Aside from the egregious portrayal of Mr. Yunioshi by Mickey Rooney –an actor I admire, I might add — most changes in the film are understandable. “George” as a prostitute adds a bit more depth to a character that the reader, at the end of the novella, still knows little about. Liberties with his sexuality and Holly’s implicit staying in New York also make for a crowd-pleasing on-screen interpretation of the story. In the novella, “Fred’s” sexuality was never explicitly stated –though the character surely bares resemblance to Capote himself (who was openly gay).

    I do agree with your overall sentiment, however, and agree with your points completely in 4, 3, 7, and 10. Though, they dropped the Africa thing, so I guess they felt they also needed to drop Joe Bell. But, Bell is an excellent character in the novella.

    I will say this, as I read the novella, it was hard not to imagine Hepburn as Holly, but although the character is 19 in the novella, it did seem like Marilyn Monroe-esque part (extroverted, male-pleasing “ditzy” blonde. Monroe happened to be 33 when the movie was likely filmed. I shouted, “I knew it!” when I learned afterward that Capote even wanted Monroe for the part. I couldn’t imagine anyone else playing the part other than Audrey, though. And I think she did a terrific job!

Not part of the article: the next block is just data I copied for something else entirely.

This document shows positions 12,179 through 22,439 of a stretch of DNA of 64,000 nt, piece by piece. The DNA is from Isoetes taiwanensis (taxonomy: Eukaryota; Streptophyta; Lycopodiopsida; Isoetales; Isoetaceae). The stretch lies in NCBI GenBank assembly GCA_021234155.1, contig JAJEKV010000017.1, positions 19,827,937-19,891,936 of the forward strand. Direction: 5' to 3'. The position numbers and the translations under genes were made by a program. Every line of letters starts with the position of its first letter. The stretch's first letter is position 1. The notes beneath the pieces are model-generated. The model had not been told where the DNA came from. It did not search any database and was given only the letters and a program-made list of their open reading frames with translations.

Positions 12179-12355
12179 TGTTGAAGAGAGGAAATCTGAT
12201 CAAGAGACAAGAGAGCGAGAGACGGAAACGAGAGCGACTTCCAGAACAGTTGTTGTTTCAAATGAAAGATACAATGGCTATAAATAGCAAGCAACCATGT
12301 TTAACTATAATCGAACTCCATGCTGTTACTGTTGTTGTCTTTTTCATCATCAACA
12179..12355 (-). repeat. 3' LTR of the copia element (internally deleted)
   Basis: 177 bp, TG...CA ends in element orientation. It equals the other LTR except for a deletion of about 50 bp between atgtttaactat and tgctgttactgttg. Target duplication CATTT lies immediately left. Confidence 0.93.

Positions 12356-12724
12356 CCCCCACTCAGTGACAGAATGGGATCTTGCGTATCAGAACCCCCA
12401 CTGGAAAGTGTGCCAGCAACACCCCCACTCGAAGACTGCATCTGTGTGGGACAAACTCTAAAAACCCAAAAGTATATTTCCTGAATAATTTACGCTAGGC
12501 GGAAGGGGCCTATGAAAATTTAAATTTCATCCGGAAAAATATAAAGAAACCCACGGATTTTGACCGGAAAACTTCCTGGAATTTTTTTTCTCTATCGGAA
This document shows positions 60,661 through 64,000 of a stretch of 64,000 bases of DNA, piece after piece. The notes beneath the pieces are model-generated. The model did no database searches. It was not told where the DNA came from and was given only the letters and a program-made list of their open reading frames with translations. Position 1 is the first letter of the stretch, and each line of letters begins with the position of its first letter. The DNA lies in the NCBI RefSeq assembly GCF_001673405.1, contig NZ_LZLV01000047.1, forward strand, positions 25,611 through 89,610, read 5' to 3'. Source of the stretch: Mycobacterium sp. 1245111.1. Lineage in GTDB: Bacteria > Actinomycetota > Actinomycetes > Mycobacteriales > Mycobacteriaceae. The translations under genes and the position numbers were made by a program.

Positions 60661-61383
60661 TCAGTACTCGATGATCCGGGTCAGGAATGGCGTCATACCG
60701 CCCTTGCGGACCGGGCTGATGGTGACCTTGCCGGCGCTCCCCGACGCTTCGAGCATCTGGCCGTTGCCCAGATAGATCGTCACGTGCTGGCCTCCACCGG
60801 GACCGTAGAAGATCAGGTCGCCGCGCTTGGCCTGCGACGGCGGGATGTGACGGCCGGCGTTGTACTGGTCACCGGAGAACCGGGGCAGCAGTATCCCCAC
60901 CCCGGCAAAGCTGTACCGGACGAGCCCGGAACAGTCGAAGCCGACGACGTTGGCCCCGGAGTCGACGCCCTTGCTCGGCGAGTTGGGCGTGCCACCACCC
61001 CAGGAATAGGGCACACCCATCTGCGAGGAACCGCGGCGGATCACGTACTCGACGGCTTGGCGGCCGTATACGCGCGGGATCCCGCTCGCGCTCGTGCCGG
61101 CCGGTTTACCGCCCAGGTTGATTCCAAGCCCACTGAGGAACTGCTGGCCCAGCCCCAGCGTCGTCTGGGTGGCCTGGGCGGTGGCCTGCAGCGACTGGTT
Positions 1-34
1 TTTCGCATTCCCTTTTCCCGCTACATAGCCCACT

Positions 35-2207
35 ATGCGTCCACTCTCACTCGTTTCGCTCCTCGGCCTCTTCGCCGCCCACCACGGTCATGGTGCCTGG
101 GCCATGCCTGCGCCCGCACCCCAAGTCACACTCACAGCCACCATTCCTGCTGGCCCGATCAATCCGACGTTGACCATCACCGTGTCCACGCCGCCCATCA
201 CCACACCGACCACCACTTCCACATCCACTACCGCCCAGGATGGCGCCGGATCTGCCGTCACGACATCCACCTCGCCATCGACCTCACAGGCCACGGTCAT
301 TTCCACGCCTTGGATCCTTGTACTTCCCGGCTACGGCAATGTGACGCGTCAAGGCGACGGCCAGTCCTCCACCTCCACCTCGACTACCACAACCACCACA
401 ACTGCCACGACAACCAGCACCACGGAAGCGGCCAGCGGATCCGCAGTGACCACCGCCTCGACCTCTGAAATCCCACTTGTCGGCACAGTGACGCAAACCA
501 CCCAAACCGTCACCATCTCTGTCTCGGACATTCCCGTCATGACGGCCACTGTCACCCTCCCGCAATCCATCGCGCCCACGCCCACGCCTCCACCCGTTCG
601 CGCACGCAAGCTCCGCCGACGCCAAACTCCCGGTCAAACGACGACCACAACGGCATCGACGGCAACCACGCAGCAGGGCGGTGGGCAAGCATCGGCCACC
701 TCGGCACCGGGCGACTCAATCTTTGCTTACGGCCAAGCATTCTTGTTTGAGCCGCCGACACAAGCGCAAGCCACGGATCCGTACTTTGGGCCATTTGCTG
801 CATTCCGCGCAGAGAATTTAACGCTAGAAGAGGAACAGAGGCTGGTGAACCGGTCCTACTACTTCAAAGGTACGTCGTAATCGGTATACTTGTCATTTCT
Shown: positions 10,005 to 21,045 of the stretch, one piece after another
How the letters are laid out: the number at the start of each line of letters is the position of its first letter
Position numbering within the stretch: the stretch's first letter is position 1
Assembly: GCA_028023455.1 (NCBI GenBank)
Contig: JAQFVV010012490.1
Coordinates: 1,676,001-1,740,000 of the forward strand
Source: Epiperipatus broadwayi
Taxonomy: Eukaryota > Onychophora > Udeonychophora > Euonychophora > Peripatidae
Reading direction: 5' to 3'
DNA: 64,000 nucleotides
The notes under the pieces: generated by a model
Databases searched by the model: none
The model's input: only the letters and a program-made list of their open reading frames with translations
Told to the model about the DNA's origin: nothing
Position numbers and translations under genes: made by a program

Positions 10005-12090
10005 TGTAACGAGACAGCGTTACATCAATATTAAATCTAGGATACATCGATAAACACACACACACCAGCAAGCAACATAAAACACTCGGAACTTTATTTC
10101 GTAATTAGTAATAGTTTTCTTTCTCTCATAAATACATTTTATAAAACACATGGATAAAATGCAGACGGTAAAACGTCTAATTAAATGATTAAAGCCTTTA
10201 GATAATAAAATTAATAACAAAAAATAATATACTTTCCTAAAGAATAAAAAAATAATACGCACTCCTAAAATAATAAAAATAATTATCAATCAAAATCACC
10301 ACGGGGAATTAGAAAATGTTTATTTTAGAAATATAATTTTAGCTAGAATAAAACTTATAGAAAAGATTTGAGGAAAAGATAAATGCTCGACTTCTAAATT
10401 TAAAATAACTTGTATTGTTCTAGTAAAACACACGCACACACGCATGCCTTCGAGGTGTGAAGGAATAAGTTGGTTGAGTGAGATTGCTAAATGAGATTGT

1. Ms. Bee Post author

      Thank you for your thoughtful comment! I actually decided to write the list after watching the movie back-to-back with the novella. I think if you watch it again some of the absences/changes will be even more striking. I loved the movie before I watched it that 4th (probably?) time; seeing it so close to the novel I actually had to turn it off at the end. I think in cutting or minor changing characters like Joe Bell, Mag, and Rusty it slightly compromises what the novella is really about: the many types of love. The whole book is a chronicle of different types of love, all of them valid, and that’s part of the beauty of it. I’m glad Capote didn’t get his way with Monroe (who I adore, I just think she’s wrong for this role), Hepburn will always be Holly in my head. I’m not arguing the film is evil or horrible or anything like that, of course, and thank you again for engaging with my list so thoughtfully.